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Posts posted by buick5563

  1. I don’t mean to continue this in your restoration thread, but think about how tall your car is and then deduct that from whatever your desired ceiling height is. Anything less than 12’ is no bueno for a four post. 
    I worked at Willie’s friend’s place and it was a drag. Don’t do it.  

  2. Yo KC,

    I know it’s not my house, but out of those three options, I would go for an 8’ ceiling and full upstairs for resale value. You don’t need a lift and a ten foot ceiling doesn’t gain you really anything. I restored my 55 in a two car garage with an  8’ ceiling. At that point, go out as far as you can. 😁

  3. I’ve installed both on various cars. The cork seems to be more forgiving of level imperfections. The rubber is “re-usable” if you glue it to the valve cover.  Don’t worry about the staining. Put the spark plug covers on and you won’t see it. 😜

  4. Hey Steve,

    That is a  freeze plug, so it’s just coolant behind that plug. The plug Russ mentions making is behind the engine. It looks like maybe it leaked down from the valve cover area and pooled. I’d use mineral spirits to clean the whole area and keep an eye on it. Sometimes coolant can seep out of the spark plug cover stud also, but that doesn’t appear to be happening. 

  5. Fifteen years ago (when I was much stronger)  I was able to pick up a 1955 driveshaft with the gears attached. That would leave two rear axle shafts, entire pumpkin with left, right and center (front tube) Stabilizer bars and any brake related parts. There is no way just the piece I picked up was less than 100 lbs, and that is probably a quarter of the weight. I would guess an easy 500 lbs. with brake components. 

  6. Unfortunately, there are a couple of things working against you.

    The fact that the car is in pieces takes at least 50% off of the value.
    Fewer people are taking on projects than 10 years ago. Non-running / driving cars rarely get more than five grand.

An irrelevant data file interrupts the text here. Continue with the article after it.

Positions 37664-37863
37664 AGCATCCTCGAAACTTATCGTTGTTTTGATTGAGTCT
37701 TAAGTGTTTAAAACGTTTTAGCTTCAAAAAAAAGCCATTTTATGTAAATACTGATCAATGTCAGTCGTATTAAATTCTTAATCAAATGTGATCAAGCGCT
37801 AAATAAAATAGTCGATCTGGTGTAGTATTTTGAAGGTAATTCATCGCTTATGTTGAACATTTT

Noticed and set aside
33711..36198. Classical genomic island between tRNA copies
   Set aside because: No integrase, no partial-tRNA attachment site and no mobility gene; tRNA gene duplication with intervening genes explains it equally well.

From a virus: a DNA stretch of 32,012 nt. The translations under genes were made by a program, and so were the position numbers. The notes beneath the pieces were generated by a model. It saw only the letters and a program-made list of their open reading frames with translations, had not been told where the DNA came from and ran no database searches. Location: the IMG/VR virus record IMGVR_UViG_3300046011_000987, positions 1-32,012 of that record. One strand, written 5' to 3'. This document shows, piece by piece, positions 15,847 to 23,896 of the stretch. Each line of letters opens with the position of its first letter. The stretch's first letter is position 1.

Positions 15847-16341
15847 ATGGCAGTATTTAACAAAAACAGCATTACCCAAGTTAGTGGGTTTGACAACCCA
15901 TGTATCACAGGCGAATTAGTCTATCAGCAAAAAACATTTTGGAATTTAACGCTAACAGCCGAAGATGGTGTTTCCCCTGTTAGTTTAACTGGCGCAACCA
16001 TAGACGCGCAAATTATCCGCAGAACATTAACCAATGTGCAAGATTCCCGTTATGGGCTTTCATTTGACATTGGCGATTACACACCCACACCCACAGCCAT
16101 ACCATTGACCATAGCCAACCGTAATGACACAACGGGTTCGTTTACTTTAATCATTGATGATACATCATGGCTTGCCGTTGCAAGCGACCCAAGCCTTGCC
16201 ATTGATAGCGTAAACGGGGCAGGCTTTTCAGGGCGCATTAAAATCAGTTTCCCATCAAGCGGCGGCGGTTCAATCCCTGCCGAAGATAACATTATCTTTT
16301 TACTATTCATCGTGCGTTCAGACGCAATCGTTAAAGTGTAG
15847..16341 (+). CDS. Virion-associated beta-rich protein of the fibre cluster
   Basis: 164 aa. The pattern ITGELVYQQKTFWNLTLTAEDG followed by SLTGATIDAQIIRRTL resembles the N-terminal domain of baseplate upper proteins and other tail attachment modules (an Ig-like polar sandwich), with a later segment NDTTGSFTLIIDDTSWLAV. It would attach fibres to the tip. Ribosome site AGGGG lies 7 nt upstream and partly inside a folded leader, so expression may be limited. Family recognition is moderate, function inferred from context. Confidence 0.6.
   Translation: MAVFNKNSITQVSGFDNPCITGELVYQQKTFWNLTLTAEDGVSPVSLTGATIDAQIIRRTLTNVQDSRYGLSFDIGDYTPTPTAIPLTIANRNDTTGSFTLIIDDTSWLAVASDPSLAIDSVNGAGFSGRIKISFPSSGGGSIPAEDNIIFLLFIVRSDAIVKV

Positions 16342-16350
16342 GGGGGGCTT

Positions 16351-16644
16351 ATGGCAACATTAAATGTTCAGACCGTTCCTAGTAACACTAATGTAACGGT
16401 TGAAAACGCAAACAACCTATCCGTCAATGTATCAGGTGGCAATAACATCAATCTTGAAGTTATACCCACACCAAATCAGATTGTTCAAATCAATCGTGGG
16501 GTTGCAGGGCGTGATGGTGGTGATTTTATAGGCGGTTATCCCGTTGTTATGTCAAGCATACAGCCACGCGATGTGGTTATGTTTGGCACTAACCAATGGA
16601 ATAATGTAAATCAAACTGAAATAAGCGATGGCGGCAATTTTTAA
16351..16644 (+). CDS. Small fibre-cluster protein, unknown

I don’t necessarily disagree with the theory of holding it until you have time later, but that also risks losing parts for a possible later sale. Good luck with either decision. 

    • Like 2
  7. 48 minutes ago, 38Buick 80C said:


    and by the way powder coater is already done with my parts...4 days fastest turn around ever...

    Mine told me two weeks. Apparently everybody is working on projects down here. 

  8. Thanks Brian,

    At least something good is happening from all of this. 

    I’ve already remodeled my laundry room. Gone through every closet in the house. The casa is cleaner than it has been in a while. The lawn is perfect. Two 55 Buicks sitting dormant for years have been started and driven. The convertible is getting some love while I have nothing but time and as long as suppliers keep shipping me parts, I’ll keep working on it.
    I know there are people hurting right now, both physically and financially, and I don’t mean to make light of that. I just missed my peeps here and this is my way of checking in on all of you.

    • Like 7
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  9. A LOOOOOONG time ago, I had a good relationship with my powdercoater and he agreed to try coating the dash while I was doing some other small pieces. It turned out ok, but it wasn’t great. No problem, I will scuff and prime / paint later.

    Well... it’s later. While I was moving parts around in the garage, I found some of the embossed seat back material I got from progoofoff (Uncle Bob Coker) left over from his convertible project. I was originally going to dye it, but when I looked at it, I kinda dug the green. As an experiment (yes, I LOVE an experiment) I ordered a spray can combo made up from paintscratch.com. They claim to have formulas for older cars. I’m stuck at home anyway. I have a credit card. Order one in Belfast Green Metallic just to see what it looks like. 😁
    BTW, sanding powder coating off of parts is less fun than eating pie, but more fun than hitting yourself in the head with a hammer. 




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